Daughter Faces Murder Charge in Mother's Disappearance

Mehria Mansury, 79, was last seen on Sept. 24 at her Serra Mesa home

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    NEWSLETTERS

    The daugher of a missing Serra Mesa woman has been arrested on a first-degree murder charge in connection with her mother's disappearance, the San Diego Police Department confirmed.

    Mehria Mansury, 79, has been missing for more than a week.

    On Thursday night, SDPD investigators arrested Mansury's daughter, Ghazal Mansury, on suspicion of her mother's murder. The suspect's boyfriend, Lucio Moreno, was also questioned at police headquarters, but later released.

    Case of Missing Woman Now a Homicide

    [DGO] Case of Missing Woman Now a Homicide
    The case of a missing Serra Mesa woman has now been classified as a homicide. Mehria Mansury's body was found in Ramona a week after her disappearance. Her daughter, Ghazal Mansury, was arrested on suspicion of her mother's murder. NBC 7's Brandi Powell reports.

    According to police, family members last saw Mansury on Sept. 23, at around 5 p.m., when they stopped by to visit at her Serra Mesa home in the 2800-block of Amulet Drive. After she was not heard from for several days, family members called police to report her missing.

    Given recent developments, including Ghazal's arrest, investigators said the missing person case is now classified as a homicide.

    Family Members of Missing Woman React to Arrest

    [DGO]Family Members of Missing Woman React to Arrest
    Family members of 79-year-old Mehria Mansury, who went missing last week, said they were shocked her daughter has been arrested in the case. Details are also emerging about the suspect's past. NBC 7's Dave Summer reports.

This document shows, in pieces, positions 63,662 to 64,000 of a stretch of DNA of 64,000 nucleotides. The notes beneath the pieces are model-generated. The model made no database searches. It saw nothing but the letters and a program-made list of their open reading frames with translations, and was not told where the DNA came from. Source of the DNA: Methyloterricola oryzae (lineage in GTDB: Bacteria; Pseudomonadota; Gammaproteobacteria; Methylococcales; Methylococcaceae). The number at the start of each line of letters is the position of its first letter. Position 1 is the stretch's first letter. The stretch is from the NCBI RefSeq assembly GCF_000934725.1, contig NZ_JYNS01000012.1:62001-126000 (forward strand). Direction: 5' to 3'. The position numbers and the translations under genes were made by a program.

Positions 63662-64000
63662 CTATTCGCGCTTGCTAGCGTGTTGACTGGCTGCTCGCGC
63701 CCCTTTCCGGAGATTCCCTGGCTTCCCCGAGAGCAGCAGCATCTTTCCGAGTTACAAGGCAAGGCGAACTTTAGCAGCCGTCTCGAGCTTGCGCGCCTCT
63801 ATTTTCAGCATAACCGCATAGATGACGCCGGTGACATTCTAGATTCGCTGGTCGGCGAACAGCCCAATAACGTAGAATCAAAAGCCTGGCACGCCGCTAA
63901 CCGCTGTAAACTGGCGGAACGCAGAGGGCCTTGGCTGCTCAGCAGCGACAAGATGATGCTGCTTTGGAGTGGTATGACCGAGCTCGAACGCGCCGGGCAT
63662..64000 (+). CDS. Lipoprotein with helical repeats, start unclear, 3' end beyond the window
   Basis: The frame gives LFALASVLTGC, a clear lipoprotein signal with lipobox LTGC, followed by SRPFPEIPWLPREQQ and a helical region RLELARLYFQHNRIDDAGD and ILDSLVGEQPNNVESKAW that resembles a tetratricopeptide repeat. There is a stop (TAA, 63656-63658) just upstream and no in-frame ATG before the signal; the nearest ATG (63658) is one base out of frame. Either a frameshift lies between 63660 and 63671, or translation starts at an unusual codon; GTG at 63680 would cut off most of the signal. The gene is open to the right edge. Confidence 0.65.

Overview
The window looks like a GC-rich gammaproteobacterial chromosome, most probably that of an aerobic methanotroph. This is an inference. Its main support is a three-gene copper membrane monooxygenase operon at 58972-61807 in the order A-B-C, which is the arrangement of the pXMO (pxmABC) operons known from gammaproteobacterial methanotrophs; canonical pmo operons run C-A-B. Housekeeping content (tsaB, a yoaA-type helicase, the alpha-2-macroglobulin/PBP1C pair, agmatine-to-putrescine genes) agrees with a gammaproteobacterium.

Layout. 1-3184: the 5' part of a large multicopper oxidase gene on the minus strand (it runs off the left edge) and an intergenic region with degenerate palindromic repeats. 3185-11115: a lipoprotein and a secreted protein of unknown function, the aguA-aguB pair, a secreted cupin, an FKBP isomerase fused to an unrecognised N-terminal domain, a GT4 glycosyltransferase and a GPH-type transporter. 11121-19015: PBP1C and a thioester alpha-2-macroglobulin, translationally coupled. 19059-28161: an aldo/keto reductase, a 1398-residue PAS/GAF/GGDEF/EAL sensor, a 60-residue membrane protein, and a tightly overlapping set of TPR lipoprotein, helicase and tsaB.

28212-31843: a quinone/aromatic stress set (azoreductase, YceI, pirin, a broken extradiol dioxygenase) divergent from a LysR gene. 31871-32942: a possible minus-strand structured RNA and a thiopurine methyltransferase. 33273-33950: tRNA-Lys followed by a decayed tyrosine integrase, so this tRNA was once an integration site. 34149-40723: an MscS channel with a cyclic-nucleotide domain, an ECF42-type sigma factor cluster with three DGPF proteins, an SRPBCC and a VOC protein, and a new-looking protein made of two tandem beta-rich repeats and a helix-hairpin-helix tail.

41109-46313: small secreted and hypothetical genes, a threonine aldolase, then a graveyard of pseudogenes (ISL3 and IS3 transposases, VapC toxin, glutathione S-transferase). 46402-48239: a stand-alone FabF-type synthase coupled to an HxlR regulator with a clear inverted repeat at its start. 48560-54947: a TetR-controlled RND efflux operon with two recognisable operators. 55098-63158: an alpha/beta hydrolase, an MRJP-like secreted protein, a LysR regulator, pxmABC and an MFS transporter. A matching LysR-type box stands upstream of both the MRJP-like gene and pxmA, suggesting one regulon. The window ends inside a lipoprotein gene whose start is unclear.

On Friday, homicide officials also confirmed that a body found in Ramona earlier this week had been identified as Mansury.

    NBC 7 spoke with Mansury’s niece, Homaira Rassoul, on Thursday night. Like the rest of the family, Rassoul said she was upset over the latest developments and arrest of Ghazal.

    “I'm heartbroken,” said Rassoul. “Totally dumbfounded.”

    Over the past week, dozens of law enforcement officers searched San Diego County for the missing woman. All along, officials have said they considered Mansury a “missing person-at-risk,” but would not elaborate on the open case.

    NBC 7 spoke with Mansury’s family just after she went missing last week. Family members said Mansury’s live-in daughter, Ghazal, was the last person to see her on the morning of Sept. 24, but did not report her missing. Ghazal had told family members that her mother went for a walk, but never returned.

    On Sept. 25, relatives visited Mansury’s Serra Mesa home and discovered the house was a mess. A concerned relative called police, and that’s when the search for Mansury began. From the beginning, family members have said they do not believe Mansury just walked away from home.

    On Wednesday night, investigators served a search warrant at Mansury’s home and escorted her daughter, who lives in the garage with her boyfriend, out of the residence.

    Crime scene technicians then began collecting evidence and DNA samples from the home.

    As this was happening, SDPD detectives were also in Ramona investigating a dead body that was discovered underneath a tree near the Barona Reservation. Police could not say whether the body and Mansury’s case were connected.

    On Thursday, NBC 7 learned that both Ghazal and Moreno have criminal records. Court documents indicate that Moreno was previously tied to cases involving possession of controlled substances and possession of a loaded handgun. Ghazal has priors involving burglary and theft.

    “Ghazal decided to go another direction in her life that was of course a thorn to all of us,” Rassoul told NBC 7.

    Ghazal is now being held at Las Colinas Detention Facility on one count of first-degree murder. Jail records indicate she is not eligible for release. She's scheduled to appear in court on Monday.

    Rassoul said Mansury’s family is deeply grateful to investigators. She hopes they’re able to get some closure and justice soon.

    “[We] thank the police for all their support and their endeavours to solving this nightmare,” Rassoul said. “Hope is the best emotion. It is the warmest place you can fall on in time of crisis.”

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